And now they return, middle-aged punk rockers complete with the beer bellies and permanent protruding guts, with their latest album “Days Go By”. Even the album title reeks of mid-life crisis. But the album is quite good, surprisingly; infinitely better than what Linkin Park is doing.

The Future is Now: Frontman Dexter Holland sings about the beginnings of the band in 1984 and goes on about how this is the band's revival. The tempo and the brilliant guitar work and drumming almost makes you believe the future IS indeed, now, and that The Offspring is the future. Which is hilarious. Still, not a bad song on any level, worth 5-10 repeats. Rating: 8/10

Secrets from the Underground: Meh-ness. With great drumming by Pete Parada. 6/10

Days Go By: Title track moves along nicely and is reminiscent of the best parts of 90's punk rock: melodic vocals with thought provoking lyrics, backed by energetic guitar riffs and high tempo drumming. Quite deserving of an Offspring title track, it captures their past sound perfectly. 8.5/10

Turning into You: The song you shall inevitably sing along to after a couple of repeats. If you are still full of teenage angst or have recently gone through a bad break-up then you will enjoy this decently angst-y song. 8/10

Hurting as One: If you can differentiate between this track and the previous track, you get a cookie. Congratulations. You might just be a Nickelback fan, blessed with the incredible power of distinguishing the exact same songs. Somehow, this track sucks compared the previous one. So a 6/10

Cruising California (Bumpin' in my trunk): Typical Offspring, trying to sing about having a good time and making a fool of themselves. But this isn't too bad, has a nice ring to it, so it might even get some sing alongs out of you. It IS summer, so… 7/10

All I have Left Is You: A ballad that fails on every level, utterly forgettable lyrics, tune, everything. Meh. 5/10

OC Guns: Umm. LOL Whut? Whacky, whacky song. 7/10

Dirty Magic: Slow track with a promising intro that eventually settles into blandness and turns into a forgettable exercise. 6/10

I Wanna Secret Family (With You): No. 5/10

Dividing by Zero: A decent amount of rocking. Still a bit meh, but its excusable because of the shortness of the track. 7/10

Slim Pickens does the right thing and rides the bomb to hell: Once you're past the title, it's a goofy track that fits right in with the classic way that Offspring does things: fast, loud, obnoxious and loads of fun. A good end to an album without a lot of highs.

The Offspring might be back, but how long can a punk band from 1984 hold on to fans? Their latest album is still a decent amount of fun considering it was made by a bunch of middle age punk rockers. It might be all downhill from here, so here's to hoping they end on a relative high instead of crashing and burning. The Offspring and their fans deserve better.

By Orin

There are so many things we do not want our mothers to know about. Went to a concert instead of Physics coaching? Don't tell my mother. Secretly threw the boiled egg out of the window? Please don't tell my mother. For soldier turned filmmaker Diego Buñuel, it's visiting war-torn countries whose names frequent in the most terrifying headlines and finding out the subtle uniqueness about those countries, from Israel to North Korea, understanding their culture, their passion and mostly the people, who are far different from what the media portrays them to be.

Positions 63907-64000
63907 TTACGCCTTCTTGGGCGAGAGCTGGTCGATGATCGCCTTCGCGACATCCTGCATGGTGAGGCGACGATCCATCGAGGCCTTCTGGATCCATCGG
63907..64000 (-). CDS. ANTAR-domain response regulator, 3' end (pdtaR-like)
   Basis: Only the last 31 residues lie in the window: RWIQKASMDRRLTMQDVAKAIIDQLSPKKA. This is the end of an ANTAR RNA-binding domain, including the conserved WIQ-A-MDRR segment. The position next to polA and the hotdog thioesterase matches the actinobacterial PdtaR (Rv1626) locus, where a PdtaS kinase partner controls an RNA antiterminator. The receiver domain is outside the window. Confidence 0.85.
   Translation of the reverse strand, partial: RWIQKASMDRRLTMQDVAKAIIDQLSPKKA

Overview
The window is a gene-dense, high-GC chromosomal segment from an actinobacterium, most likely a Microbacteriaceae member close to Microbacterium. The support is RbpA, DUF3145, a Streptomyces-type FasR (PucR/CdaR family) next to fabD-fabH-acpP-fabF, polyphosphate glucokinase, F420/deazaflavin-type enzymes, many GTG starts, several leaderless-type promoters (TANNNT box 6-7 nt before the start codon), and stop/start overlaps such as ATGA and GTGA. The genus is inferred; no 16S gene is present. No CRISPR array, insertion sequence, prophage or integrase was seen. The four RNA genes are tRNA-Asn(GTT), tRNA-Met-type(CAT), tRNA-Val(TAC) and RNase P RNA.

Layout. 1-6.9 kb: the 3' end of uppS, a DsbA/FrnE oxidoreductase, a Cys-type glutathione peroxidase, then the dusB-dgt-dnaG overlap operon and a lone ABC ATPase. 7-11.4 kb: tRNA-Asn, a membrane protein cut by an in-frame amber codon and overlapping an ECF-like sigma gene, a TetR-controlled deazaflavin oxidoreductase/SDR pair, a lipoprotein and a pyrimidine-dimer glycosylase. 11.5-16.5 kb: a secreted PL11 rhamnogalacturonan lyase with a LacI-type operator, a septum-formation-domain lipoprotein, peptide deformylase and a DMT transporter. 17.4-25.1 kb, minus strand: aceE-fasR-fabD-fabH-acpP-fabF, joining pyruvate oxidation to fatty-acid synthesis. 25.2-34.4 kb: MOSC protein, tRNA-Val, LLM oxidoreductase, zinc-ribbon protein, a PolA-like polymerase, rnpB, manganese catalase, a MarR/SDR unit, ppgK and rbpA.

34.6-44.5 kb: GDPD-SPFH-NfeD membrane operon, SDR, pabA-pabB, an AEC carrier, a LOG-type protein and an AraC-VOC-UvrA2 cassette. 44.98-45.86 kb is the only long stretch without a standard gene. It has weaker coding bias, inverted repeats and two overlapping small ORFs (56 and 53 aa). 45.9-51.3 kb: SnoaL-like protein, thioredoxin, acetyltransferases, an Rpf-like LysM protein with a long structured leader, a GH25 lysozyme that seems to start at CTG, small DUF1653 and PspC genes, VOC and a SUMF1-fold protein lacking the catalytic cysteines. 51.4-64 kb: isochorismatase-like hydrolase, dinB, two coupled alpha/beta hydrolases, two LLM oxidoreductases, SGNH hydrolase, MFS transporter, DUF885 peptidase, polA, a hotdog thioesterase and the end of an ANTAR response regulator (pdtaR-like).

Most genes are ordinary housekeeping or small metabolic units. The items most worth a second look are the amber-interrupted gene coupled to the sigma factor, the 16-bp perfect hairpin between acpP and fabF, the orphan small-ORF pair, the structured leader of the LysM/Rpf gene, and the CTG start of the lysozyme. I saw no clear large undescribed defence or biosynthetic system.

Filmed around the world in 24 countries, each episode tells us the story behind the headlines. This show not only goes to each country to disprove the stereotypes, but instead gives a fresh perspective of the people and what they are doing for each other. For example, the first thing they show about Iran is not their anti-US activities, but their underground rap scene, uniting the youth.

The host is genuinely likeable, without even a hint of condescension for the countries and the people he visits. Diego is unafraid to take on any challenges, whether it is dressing up in drag to catch muggers in Dhaka (yes, there is a Dhaka episode!), visiting the abandoned home of Pablo Escobar in bullet-proof clothes or pretending to be an actor to enter North Korea, his adventures are worth watching. It's also pretty apparent why his mother would freak out if she knew.

Don't Tell My Mother used to be broadcast in National Geographic Channel, but to watch the three seasons; it might be better if you visit the national geographic adventure website or YouTube.


Jeremy Clarkson: Meet The Neighbours: Jeremy Clarkson visits his European neighbours to find out whether the stereotypes about them are actually true. Witty, with a British perspective of everything. Excellent show.

Michael Palin's travel documentaries: The former member of Monty Python travels around the world making documentaries about his travels. Around the world in 80 days, Pole to Pole, Full Circle with Michael Palin, Michael Palin's Hemingway Adventure are some of the remarkable works.